Synchro Q&A With Candy (Costie) Merrill, 1984 Olympic Gold Medalist

Photo Courtesy: Candy Costie Merrill

By Dax Lowery, Swimming World contributor

Candy Merrill (then known as Candy Costie) helped make Olympic history when she and Tracie Ruiz became the first synchronized swimming duet to win Olympic gold at the 1984 Los Angeles Games. Here she discusses her discovery of the sport, her friendship with her fellow Olympic gold medalist, the legacy of the Olympics and her life today.

Where did you grow up and how did you get started in synchro? Did you play other sports as well? What was it about synchro that kept you in the sport?

I grew up in Seattle, Washington. My mother was a diver and a swimmer, so she had me in the water early on. I learned how to swim at Green Lake and to this day remember how the June air felt so chilly first thing in the morning. But I absolutely loved being in the water! I started on the swim team at the Washington Athletic Club when I was about 8 or 9. I couldn’t stand swim meets – the gun going “bang” just made me crazy for some reason. One day after swim practice I was headed to the locker room and heard music playing from the pool area. I leaned over the balcony and saw these two pretty women standing on the side of the pool, and girls in the water doing all kinds of crazy things to the music. That was it, I was hooked. I told my mother I was going back down to the pool and that she would just have to wait to go home. I introduced myself to Diane Smith and said, “What is this? I want to do that!” From that day on I spent no less than five to seven days a week at and in the pool practicing synchronized swimming. I stayed with the sport because I loved the combination of music, creativity and athleticism.

What was it like in the synchro of your youth? What was the process to join the national team?

Of course our coaches, Charlotte Davis and Gail Brennan, and her sister Diane Smith, experienced the earlier days of synchronized swimming – the pre-Olympic era. Synchronized swimming was VERY different then than it is now; much the same as the evolution in figure skating. Tracie and I were on the cusp of that evolution. In the 1984 Olympic Games, the first ever for synchronized swimming, we were still doing individual stationary figures in competition. This means each team is also judged heavily on the individual performance of each member. It was a lot of pressure, and there was a huge focus on fundamental skills. Personally, I would have preferred to swim under today’s dynamic, splashy format. Unfortunately, I would be about 4 inches too short!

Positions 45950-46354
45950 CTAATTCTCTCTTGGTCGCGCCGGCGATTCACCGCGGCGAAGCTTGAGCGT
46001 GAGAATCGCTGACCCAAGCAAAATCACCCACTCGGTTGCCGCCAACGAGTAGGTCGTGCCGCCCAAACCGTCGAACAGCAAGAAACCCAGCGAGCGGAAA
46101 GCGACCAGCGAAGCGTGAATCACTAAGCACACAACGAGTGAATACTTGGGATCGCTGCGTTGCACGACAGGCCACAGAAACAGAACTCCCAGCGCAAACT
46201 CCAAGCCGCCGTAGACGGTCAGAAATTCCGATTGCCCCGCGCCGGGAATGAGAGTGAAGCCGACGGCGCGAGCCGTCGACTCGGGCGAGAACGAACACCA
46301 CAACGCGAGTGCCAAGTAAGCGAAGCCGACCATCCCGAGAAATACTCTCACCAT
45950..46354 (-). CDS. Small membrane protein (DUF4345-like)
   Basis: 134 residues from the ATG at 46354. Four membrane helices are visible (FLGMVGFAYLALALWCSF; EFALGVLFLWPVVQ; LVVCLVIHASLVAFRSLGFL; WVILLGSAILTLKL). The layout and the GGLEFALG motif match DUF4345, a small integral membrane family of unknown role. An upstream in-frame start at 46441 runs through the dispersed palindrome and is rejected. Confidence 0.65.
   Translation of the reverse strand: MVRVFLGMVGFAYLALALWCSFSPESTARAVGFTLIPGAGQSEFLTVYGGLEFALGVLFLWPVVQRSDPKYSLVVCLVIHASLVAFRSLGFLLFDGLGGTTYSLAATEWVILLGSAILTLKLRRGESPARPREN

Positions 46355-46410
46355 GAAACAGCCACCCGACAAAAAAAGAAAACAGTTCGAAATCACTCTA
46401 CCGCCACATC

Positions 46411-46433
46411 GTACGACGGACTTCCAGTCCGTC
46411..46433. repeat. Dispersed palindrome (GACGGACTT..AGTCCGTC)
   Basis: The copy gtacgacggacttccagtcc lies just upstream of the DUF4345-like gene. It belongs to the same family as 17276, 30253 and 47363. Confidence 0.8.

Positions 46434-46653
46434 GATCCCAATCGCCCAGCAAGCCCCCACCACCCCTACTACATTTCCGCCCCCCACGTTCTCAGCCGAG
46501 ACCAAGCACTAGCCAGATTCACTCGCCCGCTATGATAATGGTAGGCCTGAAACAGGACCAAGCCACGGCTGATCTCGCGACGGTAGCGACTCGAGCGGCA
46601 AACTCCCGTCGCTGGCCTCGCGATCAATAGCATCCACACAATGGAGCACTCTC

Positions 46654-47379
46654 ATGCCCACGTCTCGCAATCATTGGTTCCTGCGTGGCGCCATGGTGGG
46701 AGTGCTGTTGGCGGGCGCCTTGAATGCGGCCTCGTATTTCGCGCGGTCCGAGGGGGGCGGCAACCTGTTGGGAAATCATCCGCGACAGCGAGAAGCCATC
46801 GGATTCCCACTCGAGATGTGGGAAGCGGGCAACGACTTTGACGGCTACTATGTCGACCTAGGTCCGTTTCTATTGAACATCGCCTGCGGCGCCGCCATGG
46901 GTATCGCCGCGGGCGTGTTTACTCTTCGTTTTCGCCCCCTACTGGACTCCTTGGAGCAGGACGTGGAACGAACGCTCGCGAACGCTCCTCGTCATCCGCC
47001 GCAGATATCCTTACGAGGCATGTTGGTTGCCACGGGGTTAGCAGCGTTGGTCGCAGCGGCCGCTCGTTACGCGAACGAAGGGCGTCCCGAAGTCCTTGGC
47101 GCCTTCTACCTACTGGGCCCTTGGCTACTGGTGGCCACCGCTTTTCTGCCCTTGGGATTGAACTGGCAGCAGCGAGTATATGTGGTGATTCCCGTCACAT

What were your first thoughts once you learned you were going to compete at the Olympics? Was that always a dream?

There was always a lot of talk swirling around about when synchronized swimming would be included in the Olympics as an official sport. The U.S. team had done demonstrations at the Olympics several times, but the rumors about inclusion really started heating up in the early 1980s. I was an Olympic addict – I loved everything about the Olympics and what it stood for. I remember the exact moment the U.S. hockey team won the gold in 1980. I was filled with such an incredible sense of pride and patriotism!  That’s when it crystalized for me; I was determined to get to L.A. and be a part of the movement.

How did you train with Tracie Ruiz for the Olympics — how many days a week? What other major titles/championships did the two of you win together in your career?

I met Tracie Ruiz when we were 9. My family moved from the downtown Seattle area to Bothell, and our teams merged. We started swimming and competing together at the age of 10. We were both extremely competitive but always united in our goals and mission. Pretty much, winning was the thing. We pushed each other every day. We trained almost daily throughout our entire career, sometimes at 4 a.m. and sometimes at 9 p.m. at night. Basically, we trained when other people didn’t need the pool – it helped keep costs down. Because synchronized swimming is such an incredibly difficult sport (think gymnastics in the water, without the ground and no air), the training is always multi-faceted. Daily, we basically did a regular swim workout plus a mix of routine choreography and rehearsal, figures practice, weight training, running, dance and so on. In the four years before the Games (and probably a few before) we trained an average of 8-10 hours a day.

We had a great group of athletes on our team at the Seattle Aqua Club, and they were amazing to train with. They helped us every step of the way. Tracie and I were, and still are, the best of friends, and the fiercest of competitors. It’s what drove us forward every year. We won multiple Junior and National Championships, as well as a silver medal at the World Championships in 1982, a gold medal in the Pan American Games in 1983, and a gold at the 1984 Olympic Games in Los Angeles.

Tell me about your Olympic experience. What was the Opening Ceremony like? Did you meet other athletes? Did you get to see any other events?